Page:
Global Compact: responsible investment tops the agenda; Corporate social responsibility is rising sharply in executive priorities around the globe, not least in the banking, finance and investment sectors. Georg Kell, the executive director of the UN's Global Compact, the world's largest global citizenship initiative, spoke to Stephen Williams.

Author:Williams, Stephen
Position:CORPORATE SOCIAL RESPONSIBILITY
 
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In early 2005, the UN secretary-general, Kofi Annan, invited a group of the world's largest institutional investors to join a process to develop the Principles for Responsible Investment (PRI).

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Individuals representing 20 institutional investors from 12 countries agreed to participate. Five years earlier, Annan had launched the UN's Global Compact (UNGC) as an international initiative to bring companies together to support 10 principles in the areas of human rights, working conditions, the environment and anti-corruption.

Through the power of collective action, the UNGC has sought to advance corporate social responsibility (CSR) so that business can be part of the solution to the challenges of globalisation. In this way, it was hoped that the private sector could usher in a more stable and inclusive global economy. Today, the UNGC comprises more than 3,100 businesses from at least 120 countries, making it the world's largest voluntary CSR initiative.

The obvious synergies between the PRI and the Global Compact initiatives led to the UNGC (and the United Nation's Environmental Programme's Finance Initiative) being asked to partner and mentor the PRI process. The result was the PRI declaration that is open to all institutional investors, investment managers and professional service partners to adopt.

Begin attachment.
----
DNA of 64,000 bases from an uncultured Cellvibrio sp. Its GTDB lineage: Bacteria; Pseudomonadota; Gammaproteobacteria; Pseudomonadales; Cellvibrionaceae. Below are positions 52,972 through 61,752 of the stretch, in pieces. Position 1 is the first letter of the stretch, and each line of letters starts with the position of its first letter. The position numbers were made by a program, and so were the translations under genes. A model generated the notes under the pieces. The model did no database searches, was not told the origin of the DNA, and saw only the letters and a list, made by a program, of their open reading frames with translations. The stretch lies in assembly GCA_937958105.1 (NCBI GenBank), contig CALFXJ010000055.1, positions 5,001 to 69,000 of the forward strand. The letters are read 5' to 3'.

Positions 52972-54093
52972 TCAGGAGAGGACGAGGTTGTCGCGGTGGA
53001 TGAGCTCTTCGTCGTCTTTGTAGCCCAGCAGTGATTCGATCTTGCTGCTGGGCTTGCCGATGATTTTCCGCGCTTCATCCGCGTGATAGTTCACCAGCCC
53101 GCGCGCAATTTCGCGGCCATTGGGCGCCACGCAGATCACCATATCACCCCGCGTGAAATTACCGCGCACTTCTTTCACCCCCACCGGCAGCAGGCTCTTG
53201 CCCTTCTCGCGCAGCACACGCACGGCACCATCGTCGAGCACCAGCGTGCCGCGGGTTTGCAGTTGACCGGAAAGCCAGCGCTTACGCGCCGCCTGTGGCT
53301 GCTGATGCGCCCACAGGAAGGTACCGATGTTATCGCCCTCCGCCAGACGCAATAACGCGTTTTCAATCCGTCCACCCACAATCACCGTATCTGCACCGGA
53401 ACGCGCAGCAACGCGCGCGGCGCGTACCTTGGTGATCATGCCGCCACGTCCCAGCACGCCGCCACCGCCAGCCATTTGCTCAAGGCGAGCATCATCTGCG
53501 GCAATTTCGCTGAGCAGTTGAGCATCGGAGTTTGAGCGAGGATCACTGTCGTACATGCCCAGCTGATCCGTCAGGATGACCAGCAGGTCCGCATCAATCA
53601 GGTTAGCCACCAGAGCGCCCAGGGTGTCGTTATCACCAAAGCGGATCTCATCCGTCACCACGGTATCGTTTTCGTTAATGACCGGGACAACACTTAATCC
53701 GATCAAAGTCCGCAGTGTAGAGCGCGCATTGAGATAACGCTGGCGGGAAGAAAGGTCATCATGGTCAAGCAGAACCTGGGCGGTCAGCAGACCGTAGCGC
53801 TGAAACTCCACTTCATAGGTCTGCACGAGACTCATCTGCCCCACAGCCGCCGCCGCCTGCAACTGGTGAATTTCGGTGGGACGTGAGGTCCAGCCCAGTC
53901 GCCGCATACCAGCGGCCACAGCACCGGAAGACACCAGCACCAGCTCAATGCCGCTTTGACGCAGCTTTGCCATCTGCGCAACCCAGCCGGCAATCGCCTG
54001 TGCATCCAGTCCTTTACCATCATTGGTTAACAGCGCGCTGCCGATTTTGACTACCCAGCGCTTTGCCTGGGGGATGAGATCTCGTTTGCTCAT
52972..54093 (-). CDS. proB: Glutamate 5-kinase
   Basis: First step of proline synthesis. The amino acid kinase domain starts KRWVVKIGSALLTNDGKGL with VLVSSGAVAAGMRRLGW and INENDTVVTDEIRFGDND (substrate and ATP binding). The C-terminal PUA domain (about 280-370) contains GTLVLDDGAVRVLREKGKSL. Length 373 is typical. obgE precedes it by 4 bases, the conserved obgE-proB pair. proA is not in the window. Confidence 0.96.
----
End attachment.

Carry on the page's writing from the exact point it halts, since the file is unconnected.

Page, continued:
In an increasingly complex and interconnected world, the importance of actively managing environmental risks presents a new set of challenges with far-reaching financial consequences for all corporations. This is true both at the level of companies and at the level of investment portfolios.

The financial industry, perhaps a little later than other corporate sectors, has increasingly come to acknowledge the importance of such issues and signalled its intent to improve their management in core business processes.

Several institutions took an early lead in implementing systems to manage environmental risks in their lending businesses. Other companies started to engage in initiatives aimed at improving accountability and governance or the integration of environmental and social aspects in project financing.

But until the PRI initiative, the international finance industry had not developed a common understanding on ways to improve the integration of Environmental, Social and Governance (ESG) aspects in asset management, securities, brokerage services and the associated buy-side and sell-side research functions.

This was due...

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